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StudioSense: One Scene, Three Versions


Recently, I reached for my oil paints to embark on an experiment with a scene I had painted in the past. Hiking in the Great Smoky Mountains in early April several years ago, I came across this vista. Hikers of the region may recognize this as "Andrew's Bald" in Tennessee:


Back in 2005, I painted this scene in pastel (see below). The painting sold to a couple who visited my booth at the State Street Art Fair in Ann Arbor. Here is the original 16x20 pastel. I have several prints of this painting available, seeking a new home.


So I gathered my oils and decided to render this scene on a small 8x10 inch stretched canvas. Here is the oil painting version of Andrew's Bald:


After committing my early morning studio time to do an oil painting, I have gathered many observations comparing the two mediums. Some of these points admittedly are due to my inexperience with oils.

My observations:

  • I am spoiled by pastels when considering the challenge of mixing oil paints. My pastel collection is huge. There's a color and shade for just about every subject. With oils, (for me at least), it is a trial and error process of mixing colors.

  • That touch with the fingers with pastel feels more controllable and accurate than using a paintbrush.

  • It feels easier to convey brilliant colors with pastel than with oils (this may be a function of my lack of experience with oil paints).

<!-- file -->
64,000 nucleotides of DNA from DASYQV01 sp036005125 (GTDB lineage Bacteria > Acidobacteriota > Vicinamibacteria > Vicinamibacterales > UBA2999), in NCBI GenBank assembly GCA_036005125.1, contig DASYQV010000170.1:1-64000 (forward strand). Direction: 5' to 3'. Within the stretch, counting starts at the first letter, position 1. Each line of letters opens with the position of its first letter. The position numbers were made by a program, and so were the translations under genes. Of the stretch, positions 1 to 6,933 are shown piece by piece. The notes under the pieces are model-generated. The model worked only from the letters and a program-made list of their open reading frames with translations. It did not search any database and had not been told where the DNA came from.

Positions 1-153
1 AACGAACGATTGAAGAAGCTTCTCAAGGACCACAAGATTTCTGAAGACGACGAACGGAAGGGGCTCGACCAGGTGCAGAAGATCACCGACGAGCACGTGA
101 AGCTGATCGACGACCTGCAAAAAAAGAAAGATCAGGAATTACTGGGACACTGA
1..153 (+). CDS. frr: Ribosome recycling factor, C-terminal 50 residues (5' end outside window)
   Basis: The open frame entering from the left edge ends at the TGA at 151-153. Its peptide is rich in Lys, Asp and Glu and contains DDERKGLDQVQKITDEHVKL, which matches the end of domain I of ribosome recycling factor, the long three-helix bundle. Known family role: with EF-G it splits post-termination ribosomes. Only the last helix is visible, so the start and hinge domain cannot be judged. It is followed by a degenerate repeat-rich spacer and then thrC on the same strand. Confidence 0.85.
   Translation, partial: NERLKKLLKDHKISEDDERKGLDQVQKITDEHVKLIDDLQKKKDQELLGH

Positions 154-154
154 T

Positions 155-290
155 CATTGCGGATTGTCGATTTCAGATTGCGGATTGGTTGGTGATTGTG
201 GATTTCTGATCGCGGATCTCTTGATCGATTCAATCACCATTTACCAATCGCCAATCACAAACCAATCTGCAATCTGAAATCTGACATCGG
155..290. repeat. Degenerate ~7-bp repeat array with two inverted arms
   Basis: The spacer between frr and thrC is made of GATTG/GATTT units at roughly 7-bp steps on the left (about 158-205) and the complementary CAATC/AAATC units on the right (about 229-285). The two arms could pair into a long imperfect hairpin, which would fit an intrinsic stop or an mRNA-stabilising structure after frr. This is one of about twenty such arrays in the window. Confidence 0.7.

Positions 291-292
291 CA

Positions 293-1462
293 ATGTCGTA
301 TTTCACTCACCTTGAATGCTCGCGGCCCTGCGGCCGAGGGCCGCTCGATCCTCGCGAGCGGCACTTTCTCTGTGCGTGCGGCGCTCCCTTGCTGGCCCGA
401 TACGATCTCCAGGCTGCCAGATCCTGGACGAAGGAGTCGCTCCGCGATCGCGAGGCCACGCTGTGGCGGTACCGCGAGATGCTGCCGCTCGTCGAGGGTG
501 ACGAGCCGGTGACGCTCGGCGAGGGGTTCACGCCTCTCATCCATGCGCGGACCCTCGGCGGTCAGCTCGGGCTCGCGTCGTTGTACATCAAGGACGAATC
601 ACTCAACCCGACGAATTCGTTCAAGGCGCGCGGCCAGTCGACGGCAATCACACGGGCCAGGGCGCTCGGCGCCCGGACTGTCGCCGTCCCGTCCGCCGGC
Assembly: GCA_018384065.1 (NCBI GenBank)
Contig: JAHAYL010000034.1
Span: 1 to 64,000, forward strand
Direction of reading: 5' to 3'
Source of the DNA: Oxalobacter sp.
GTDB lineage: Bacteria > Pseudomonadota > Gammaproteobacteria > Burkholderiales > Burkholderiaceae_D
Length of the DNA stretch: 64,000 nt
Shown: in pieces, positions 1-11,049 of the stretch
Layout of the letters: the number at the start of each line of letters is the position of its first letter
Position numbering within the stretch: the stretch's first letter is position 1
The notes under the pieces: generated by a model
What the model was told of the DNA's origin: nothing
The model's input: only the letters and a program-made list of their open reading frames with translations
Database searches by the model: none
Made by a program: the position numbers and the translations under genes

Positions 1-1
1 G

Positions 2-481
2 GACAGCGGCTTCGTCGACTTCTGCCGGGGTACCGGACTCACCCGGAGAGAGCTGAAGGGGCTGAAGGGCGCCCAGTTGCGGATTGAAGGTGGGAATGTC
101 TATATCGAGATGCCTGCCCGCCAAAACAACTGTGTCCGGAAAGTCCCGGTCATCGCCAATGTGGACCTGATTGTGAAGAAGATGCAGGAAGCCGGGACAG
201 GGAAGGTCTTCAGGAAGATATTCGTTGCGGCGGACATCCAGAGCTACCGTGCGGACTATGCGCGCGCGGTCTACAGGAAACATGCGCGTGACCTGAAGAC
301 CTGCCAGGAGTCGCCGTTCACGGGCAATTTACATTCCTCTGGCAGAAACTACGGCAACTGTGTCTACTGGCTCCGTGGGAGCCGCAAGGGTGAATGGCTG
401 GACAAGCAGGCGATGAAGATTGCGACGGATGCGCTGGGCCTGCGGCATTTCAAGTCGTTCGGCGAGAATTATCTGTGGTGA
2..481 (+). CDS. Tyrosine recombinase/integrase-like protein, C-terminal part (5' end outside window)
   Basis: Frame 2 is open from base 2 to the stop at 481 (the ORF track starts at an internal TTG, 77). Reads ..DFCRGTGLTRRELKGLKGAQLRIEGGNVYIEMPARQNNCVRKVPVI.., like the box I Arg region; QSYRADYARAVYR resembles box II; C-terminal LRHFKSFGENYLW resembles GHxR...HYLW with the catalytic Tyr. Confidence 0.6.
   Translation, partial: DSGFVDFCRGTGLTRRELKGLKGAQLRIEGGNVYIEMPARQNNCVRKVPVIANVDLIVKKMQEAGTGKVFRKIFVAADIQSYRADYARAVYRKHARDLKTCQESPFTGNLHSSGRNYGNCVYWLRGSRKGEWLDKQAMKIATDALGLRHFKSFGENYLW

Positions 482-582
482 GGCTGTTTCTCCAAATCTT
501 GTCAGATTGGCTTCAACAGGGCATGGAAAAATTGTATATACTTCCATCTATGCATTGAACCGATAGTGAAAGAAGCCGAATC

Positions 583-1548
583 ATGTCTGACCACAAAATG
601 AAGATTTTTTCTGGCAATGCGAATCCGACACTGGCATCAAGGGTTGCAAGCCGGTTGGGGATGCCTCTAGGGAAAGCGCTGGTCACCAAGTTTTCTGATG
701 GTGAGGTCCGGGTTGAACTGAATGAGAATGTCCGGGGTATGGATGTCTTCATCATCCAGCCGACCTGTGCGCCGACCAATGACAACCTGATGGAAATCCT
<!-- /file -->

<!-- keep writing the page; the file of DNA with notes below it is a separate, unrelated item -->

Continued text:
• I like the permanence of oils (no dust, glass or mat, or even framing needed).

  • I need to let the oil dry to build up further highlights or make a subtle value or color change. Not true with pastel.

  • I learned that it is possible to arrive at a nice painting with a small format (8x10; 5x7). Check out Daily Paintworks. You can find a vast collection of small paintings for sale. And they look great!

Here is the pastel version of the painting, with observations to follow. This pastel is 5x7 inches.


As I began working on the pastel version of Andrew's Bald, I discovered the need to make changes to the oil version. So I worked both paintings simultaneously. It was an educational experience.

I have boiled it down to two "issues" in my dealings with the art of oil painting. There's a "technique" I look forward to improving upon. The flow of applying the paint, using a variety of paint brush styles and tools. The other issue is creating (mixing) the proper hues and values to convey the scene at hand. I recently bought a recipe book for mixing landscape colors, which forces me to think about what colors "go together" to create a certain look and feel.

I would encourage any artist to apply different mediums to the same scene. You will begin to "see more" in these vistas as well as hone your landscape paintings skills.

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